The Stewardship of Voting

The Stewardship of Voting

As I drove home from work on “Super Tuesday” (March 1st), I saw something really encouraging. The local library on Frankford Road near Preston Highlands had a line of people coming out the front door, down the sidewalk, and almost into the road. There were people parking across the street and running through busy traffic to get over to the library. There was a line of cars trying to get into the parking lot of the library. It was a scene you typically do not see at a local library – especially since reading books is a lost discipline in our society!

What I saw was encouraging because it reminded me how many people still make the effort to get out and vote on Election Day. People stood in lines all over Texas (and ten other states) on that day in order to vote in the Presidential Primary Election. I hope that you made the effort to vote on “Super Tuesday” (or earlier), and if you did not, let me encourage you to make sure you are registered to vote so that you can be ready to vote in the general election in November. If you are not sure if you are registered, or if you are not registered, go to to check on your status.

Voting is a Sacred Duty
Before I go any further, let me assure you that this article is not about a particular candidate or even a particular political issue. The intent of this article is simple: to encourage you to vote. Voting is a sacred duty for every individual, but especially for Christians because our faith provides two of the bedrock principles upon which any democracy is built.

The Bible teaches that every person is made in the image of God (Gen. 1:26-27). Christians therefore believe that all people are created equal and should have an equal say in their government. This biblical principle influenced the way the Founding Fathers of the United States crafted the Declaration of Independence. “We hold these truths to be self-evident,” they said in the second sentence of the Declaration, “that all men are created equal, that they are endowed by their Creator with certain unalienable Rights, that among these are Life, Liberty, and the pursuit of Happiness.” This political idea was revolutionary because it stood in direct contrast to the assumptions of many European nations at that time, who held the view that only a special group of people known as “royalty” had the right to rule over ordinary people. The Founders of the U.S., however, said that, because everyone is created equal by God, everyone has the right to be a part of the “ruling party,” or government. Our democracy – our right to be part of the political process through voting, is based on the biblical principle of all people being made in the image of God.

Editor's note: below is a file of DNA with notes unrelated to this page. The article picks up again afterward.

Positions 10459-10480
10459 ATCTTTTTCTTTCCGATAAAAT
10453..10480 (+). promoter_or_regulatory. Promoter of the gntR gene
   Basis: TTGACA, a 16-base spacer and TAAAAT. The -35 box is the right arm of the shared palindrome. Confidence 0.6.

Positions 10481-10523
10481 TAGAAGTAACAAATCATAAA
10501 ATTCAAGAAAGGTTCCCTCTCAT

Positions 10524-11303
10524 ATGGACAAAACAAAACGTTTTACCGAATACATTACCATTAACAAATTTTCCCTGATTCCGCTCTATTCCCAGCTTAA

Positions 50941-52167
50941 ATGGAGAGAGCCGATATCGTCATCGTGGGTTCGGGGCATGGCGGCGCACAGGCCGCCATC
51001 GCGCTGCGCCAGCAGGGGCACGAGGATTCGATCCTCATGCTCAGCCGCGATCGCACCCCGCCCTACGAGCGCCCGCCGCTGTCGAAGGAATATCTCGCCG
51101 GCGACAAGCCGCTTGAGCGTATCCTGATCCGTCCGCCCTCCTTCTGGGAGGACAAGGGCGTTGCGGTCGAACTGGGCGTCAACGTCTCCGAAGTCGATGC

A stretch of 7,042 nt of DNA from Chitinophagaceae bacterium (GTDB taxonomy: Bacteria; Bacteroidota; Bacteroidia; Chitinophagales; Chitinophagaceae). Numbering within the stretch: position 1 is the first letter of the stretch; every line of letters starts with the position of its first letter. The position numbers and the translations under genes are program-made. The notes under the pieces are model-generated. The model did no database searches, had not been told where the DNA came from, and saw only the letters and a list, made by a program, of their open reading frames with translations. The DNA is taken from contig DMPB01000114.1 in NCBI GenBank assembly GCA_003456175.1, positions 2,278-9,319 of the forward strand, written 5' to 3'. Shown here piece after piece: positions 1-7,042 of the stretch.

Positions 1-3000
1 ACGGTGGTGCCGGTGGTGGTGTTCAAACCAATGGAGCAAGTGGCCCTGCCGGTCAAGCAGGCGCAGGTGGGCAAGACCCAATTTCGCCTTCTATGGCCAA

As your pastor, one of my responsibilities is to apply the teachings of Scripture to our everyday lives. Here are my two biblical reasons

Voting is a privilege and a responsibility given to us from God

It remains to be seen who the nominees for our next President will be, but the process leading up to their nomination is exciting because it reminds us that we actually have a say in who the leaders of our country will be.

Five Wrong Views About Christians and Government

Significant Christian Influence on Government
“Christians should seek to influence civil government according to God’s moral standards and God’s purposes for government as revealed in the Bible” (Grudem, 55).